1. Aschenbrenner, Diane S. MS, RN


* Medication-assisted treatment for opioid use disorder is likely to be used with more frequency because of the current epidemic of opioid abuse in the United States.


* Three drugs are approved to treat opioid use disorder: buprenorphine, methadone, and naltrexone. Understanding the differences between these products will help nurses provide appropriate patient education.



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Medication-assisted treatment, used together with counseling and behavioral therapy, is known to be effective in people who have opioid use disorder. There are three drugs approved by the Food and Drug Administration (FDA) to treat opioid use disorder: buprenorphine, methadone, and naltrexone. Each comes in various forms or preparations, and each variation has a unique trade name. In light of the current opioid abuse epidemic in the United States, the FDA is encouraging that medication-assisted treatment be offered to all patients addicted to opioids. Patients should be active partners in selecting the specific drug that would be best for them. Nurses may begin to see these drugs prescribed more frequently, and patients are likely to ask nurses to help them understand the different treatment options. The following is a brief overview of the mechanism of action of each of these three medication-assisted treatments.


Buprenorphine is a partial agonist at the mu opioid receptor and an antagonist at the kappa opioid receptor. The drug has high affinity for opioid receptors on nerve cells in the brain and spinal cord. Stimulation of mu opioid receptors acts directly on the brainstem respiratory centers and may cause respiratory depression. Use of buprenorphine produces constant miosis, and tolerance does not develop to this effect. As a partial agonist at the mu receptor, buprenorphine displaces full agonists such as morphine and methadone. Buprenorphine's blockade of kappa opioid receptors helps to control drug-seeking behavior and drug cravings, as these receptors are found in areas of the brain associated with motivation, emotion, and cognition.


Methadone is a mu opioid agonist and acts similarly to morphine. Like buprenorphine, methadone produces respiratory depression and constant miosis. Both drugs have a long half-life, which accounts for their usefulness in treating opioid dependence: neither causes the swings in drug plasma levels that can lead to overdose or to the withdrawal symptoms associated with short-term opioids like heroin. Unlike buprenorphine, methadone does not control drug-seeking behavior or cravings. Methadone may be the most familiar of the medication-assisted treatments to nurses since it was used to treat opiate addiction starting in the mid-1960s and was FDA approved for this use in 1972.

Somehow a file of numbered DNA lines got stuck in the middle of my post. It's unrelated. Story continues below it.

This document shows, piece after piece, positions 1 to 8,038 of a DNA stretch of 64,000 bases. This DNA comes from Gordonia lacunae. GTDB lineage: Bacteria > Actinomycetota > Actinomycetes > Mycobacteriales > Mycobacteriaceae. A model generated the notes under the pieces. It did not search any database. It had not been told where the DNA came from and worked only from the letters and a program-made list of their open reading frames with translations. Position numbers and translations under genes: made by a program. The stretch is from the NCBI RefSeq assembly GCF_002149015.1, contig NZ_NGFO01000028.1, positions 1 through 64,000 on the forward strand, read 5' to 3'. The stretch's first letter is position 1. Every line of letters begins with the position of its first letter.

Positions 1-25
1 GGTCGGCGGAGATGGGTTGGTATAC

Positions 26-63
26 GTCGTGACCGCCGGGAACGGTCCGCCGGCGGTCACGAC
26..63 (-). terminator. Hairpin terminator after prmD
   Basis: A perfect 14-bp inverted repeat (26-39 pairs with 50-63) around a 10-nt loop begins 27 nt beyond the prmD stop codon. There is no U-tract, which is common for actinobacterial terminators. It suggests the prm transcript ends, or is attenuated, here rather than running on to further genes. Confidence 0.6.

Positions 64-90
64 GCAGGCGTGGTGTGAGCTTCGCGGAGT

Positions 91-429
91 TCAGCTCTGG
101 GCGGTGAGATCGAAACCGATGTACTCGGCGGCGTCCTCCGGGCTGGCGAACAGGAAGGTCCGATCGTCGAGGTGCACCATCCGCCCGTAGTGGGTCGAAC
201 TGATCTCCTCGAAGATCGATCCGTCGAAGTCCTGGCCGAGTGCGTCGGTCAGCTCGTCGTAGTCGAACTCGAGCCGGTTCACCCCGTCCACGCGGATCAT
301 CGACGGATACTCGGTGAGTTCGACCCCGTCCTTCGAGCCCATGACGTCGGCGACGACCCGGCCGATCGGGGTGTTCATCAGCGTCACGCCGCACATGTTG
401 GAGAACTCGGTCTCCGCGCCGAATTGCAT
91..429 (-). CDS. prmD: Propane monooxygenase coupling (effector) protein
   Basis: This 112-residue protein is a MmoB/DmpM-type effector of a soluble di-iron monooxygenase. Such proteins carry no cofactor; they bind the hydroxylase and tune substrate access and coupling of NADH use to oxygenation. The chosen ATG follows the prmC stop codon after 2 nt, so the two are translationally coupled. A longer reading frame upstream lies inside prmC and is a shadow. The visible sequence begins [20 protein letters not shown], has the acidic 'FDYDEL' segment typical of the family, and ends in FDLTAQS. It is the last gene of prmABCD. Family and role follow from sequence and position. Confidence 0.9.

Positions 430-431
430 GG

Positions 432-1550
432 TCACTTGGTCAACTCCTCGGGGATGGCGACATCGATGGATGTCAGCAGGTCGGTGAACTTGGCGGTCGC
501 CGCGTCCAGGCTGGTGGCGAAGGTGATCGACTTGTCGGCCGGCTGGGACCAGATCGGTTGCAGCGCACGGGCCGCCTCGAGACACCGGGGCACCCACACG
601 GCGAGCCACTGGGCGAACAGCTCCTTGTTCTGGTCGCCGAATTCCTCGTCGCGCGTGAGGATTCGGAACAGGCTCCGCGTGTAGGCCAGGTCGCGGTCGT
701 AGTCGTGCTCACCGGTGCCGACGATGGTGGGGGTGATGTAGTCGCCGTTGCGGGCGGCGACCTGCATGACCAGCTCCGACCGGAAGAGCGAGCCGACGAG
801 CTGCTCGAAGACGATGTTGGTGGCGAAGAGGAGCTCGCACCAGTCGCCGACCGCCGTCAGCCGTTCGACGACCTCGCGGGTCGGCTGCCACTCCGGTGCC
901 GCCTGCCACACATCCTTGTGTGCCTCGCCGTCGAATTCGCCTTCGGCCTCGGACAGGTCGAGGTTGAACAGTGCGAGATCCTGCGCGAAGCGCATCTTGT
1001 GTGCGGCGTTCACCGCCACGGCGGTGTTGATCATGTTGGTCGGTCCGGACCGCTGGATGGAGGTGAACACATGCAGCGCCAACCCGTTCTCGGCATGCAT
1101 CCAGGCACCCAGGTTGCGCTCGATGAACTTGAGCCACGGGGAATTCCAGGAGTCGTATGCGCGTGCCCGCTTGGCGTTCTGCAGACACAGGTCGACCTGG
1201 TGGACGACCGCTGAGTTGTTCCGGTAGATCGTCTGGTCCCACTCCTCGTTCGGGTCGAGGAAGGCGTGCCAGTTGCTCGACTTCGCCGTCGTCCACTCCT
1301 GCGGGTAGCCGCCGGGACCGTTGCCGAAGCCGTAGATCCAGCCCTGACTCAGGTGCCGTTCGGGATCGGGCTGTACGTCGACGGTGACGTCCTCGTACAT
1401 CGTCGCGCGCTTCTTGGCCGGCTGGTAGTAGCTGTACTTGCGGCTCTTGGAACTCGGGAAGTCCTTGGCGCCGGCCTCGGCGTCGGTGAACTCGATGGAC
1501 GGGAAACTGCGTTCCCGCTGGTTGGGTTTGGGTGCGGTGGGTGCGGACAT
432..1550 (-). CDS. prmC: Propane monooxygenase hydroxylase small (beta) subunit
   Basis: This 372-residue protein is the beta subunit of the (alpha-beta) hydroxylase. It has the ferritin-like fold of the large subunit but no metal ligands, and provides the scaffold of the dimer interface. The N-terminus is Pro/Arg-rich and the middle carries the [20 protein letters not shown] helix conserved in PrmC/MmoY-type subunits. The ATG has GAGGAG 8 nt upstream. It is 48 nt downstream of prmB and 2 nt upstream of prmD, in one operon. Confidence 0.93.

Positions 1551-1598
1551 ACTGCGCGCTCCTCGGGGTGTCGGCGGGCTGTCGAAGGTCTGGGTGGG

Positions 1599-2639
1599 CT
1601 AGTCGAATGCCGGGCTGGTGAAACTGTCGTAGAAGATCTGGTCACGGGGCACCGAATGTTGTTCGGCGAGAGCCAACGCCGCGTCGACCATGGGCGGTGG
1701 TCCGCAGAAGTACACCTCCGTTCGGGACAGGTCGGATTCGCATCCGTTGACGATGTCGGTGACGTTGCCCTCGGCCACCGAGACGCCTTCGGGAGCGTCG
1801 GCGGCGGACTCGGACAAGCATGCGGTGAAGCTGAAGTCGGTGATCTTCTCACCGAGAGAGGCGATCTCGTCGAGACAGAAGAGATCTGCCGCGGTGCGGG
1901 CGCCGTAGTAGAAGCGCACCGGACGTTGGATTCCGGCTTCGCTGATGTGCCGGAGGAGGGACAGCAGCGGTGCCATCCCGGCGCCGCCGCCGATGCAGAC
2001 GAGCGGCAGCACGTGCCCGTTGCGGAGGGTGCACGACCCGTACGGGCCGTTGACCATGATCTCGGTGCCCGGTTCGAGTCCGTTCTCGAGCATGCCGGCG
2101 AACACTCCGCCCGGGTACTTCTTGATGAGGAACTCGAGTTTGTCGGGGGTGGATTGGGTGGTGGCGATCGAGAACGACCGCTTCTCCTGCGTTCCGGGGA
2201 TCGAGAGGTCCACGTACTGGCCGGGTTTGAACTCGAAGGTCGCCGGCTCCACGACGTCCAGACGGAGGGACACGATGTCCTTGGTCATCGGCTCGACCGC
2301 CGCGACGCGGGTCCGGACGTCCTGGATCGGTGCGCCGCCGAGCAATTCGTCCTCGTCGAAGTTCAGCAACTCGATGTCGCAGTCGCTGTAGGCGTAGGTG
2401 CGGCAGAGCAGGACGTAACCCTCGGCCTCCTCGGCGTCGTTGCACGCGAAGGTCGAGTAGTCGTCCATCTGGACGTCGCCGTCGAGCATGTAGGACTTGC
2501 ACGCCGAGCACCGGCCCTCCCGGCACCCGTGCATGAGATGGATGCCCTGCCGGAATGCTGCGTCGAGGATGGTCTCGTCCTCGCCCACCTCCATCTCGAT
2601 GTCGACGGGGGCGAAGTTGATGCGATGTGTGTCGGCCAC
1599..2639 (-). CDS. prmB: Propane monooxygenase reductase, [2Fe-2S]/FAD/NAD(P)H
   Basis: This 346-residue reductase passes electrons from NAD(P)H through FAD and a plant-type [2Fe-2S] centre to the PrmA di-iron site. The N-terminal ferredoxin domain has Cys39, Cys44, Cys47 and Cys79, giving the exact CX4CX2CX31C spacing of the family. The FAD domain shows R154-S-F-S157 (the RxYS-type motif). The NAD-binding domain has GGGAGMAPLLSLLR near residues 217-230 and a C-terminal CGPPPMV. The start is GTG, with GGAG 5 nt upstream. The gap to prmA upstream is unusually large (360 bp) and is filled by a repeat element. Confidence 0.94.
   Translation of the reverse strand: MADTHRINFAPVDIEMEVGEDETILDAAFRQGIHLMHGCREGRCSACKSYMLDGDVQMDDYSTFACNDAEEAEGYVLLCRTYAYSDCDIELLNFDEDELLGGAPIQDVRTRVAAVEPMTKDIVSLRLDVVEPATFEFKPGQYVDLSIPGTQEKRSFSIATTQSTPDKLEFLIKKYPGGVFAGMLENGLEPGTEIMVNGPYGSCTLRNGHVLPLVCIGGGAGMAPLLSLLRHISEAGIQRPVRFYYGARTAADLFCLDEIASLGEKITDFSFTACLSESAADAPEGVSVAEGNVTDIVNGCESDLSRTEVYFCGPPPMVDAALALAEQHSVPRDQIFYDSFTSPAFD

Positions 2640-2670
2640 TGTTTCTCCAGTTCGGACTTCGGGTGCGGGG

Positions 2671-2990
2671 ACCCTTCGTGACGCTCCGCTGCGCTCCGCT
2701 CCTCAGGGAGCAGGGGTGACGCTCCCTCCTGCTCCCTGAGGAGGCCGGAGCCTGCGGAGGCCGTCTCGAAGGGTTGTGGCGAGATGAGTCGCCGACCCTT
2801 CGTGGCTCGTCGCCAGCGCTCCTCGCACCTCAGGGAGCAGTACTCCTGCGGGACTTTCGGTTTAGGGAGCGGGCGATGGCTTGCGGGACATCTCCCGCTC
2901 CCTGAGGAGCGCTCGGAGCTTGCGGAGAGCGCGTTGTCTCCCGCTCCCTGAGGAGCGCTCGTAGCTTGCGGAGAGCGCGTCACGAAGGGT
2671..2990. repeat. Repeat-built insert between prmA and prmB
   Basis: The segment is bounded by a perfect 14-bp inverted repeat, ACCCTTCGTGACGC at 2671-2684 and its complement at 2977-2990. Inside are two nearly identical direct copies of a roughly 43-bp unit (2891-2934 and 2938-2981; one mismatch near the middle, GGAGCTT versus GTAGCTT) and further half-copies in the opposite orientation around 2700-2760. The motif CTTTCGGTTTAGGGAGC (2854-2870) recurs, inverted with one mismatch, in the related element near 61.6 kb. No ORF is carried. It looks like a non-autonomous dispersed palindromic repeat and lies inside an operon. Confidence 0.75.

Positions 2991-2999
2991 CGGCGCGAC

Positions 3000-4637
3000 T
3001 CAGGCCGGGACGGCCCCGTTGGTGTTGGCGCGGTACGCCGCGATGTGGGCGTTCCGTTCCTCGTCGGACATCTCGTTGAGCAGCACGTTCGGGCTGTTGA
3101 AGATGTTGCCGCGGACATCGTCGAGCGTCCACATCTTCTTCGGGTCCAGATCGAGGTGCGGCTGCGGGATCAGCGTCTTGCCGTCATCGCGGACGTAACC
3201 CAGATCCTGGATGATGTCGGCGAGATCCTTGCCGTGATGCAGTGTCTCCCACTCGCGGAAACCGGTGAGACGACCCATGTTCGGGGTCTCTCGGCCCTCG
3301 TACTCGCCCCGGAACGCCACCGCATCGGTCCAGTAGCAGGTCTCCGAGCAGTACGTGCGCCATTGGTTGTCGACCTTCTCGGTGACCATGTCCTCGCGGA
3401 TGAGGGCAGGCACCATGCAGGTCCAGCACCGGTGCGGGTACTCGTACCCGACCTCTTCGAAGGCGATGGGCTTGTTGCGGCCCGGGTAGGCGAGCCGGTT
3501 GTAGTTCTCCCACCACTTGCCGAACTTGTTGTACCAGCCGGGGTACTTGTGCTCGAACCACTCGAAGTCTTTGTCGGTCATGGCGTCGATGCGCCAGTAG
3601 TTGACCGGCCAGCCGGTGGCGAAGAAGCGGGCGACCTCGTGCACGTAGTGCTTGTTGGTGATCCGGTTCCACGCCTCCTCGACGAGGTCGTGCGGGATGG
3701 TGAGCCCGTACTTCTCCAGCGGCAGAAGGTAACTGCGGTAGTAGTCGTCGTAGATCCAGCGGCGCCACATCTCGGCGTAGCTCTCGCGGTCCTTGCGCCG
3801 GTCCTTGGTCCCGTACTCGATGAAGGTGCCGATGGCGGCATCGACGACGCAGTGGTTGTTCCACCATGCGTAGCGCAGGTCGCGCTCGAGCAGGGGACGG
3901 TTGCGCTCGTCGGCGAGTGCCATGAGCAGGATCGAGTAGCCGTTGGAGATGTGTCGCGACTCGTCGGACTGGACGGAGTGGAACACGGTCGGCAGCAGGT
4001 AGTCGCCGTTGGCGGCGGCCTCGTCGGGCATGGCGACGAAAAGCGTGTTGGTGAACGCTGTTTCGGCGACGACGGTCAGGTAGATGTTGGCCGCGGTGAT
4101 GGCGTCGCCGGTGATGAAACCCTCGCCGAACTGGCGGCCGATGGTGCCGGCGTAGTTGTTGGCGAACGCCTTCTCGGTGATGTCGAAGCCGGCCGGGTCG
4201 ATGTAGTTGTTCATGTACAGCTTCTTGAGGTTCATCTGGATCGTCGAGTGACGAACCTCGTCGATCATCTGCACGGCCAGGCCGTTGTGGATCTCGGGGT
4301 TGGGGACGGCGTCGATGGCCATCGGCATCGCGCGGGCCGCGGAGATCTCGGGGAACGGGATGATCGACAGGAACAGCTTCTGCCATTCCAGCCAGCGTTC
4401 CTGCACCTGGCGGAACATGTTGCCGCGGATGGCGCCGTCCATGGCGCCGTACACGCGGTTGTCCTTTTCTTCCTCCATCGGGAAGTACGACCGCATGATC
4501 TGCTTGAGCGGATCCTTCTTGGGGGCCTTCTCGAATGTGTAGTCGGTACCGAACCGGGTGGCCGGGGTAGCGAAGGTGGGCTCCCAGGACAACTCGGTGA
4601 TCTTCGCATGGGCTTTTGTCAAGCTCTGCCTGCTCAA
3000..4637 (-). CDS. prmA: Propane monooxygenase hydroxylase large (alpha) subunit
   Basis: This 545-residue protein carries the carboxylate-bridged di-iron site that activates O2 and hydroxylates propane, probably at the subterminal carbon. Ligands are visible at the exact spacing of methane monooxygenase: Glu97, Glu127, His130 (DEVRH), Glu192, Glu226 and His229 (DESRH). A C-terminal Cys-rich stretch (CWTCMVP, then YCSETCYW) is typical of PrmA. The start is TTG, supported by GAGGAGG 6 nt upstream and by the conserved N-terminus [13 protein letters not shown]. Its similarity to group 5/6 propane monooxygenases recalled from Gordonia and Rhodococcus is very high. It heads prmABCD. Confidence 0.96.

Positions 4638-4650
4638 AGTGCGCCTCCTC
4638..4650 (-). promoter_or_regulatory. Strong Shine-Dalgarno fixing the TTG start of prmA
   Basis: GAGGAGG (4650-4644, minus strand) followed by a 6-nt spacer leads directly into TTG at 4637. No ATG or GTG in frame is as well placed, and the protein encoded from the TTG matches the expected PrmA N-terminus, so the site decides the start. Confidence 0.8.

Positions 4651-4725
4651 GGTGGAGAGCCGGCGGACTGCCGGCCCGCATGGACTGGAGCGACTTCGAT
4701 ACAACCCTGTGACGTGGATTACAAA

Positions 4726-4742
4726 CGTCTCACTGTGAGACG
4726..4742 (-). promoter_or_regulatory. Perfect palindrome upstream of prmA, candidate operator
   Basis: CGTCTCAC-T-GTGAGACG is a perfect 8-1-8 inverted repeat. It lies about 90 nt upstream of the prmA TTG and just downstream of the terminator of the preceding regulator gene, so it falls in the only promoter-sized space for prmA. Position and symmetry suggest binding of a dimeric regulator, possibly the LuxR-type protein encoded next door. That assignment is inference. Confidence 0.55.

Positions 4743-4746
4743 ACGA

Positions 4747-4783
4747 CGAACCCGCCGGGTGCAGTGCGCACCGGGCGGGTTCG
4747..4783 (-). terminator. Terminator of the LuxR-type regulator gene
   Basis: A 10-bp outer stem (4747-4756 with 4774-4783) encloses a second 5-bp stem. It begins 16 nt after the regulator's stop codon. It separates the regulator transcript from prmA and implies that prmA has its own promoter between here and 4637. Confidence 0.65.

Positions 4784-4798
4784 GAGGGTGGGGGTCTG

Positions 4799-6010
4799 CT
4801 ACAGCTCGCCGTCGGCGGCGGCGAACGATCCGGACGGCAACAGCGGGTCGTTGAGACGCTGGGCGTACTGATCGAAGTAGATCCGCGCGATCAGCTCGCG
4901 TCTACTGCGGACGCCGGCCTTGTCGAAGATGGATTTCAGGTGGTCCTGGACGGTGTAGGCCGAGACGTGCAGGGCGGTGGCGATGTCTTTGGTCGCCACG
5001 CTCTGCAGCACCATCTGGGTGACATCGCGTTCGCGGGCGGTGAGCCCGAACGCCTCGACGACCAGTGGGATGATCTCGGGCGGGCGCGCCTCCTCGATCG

Naltrexone is an antagonist with affinity for all opioid receptors. Because it is highly competitive for the receptor sites and almost completely displaces opioids or blocks their effects, it induces immediate withdrawal symptoms in patients who are still physically dependent on opioids. Naltrexone has a weaker effect on the third opioid receptor, delta, than on the mu and kappa opioid receptors. Delta opioid receptors are believed to act on the amygdala, hippocampus, and prefrontal cortex to enhance mood. They play a role in developing tolerance to morphine, and are also involved in the impulse to seek out opioids and in the development of psychological dependence on opioids, especially morphine. Naltrexone blocks these actions of delta opioid receptors.


Naltrexone is different from the drug naloxone, which also blocks opioid receptors. Naloxone is used in overdose emergencies, as its onset is rapid and its duration of action is short. Naltrexone, which is long acting, is used in long-term treatment of opioid abuse, starting after the patient has fully eliminated (detoxified) the opioid from her or his system.


For more information and a list of FDA-approved buprenorphine, methadone, and naltrexone products, see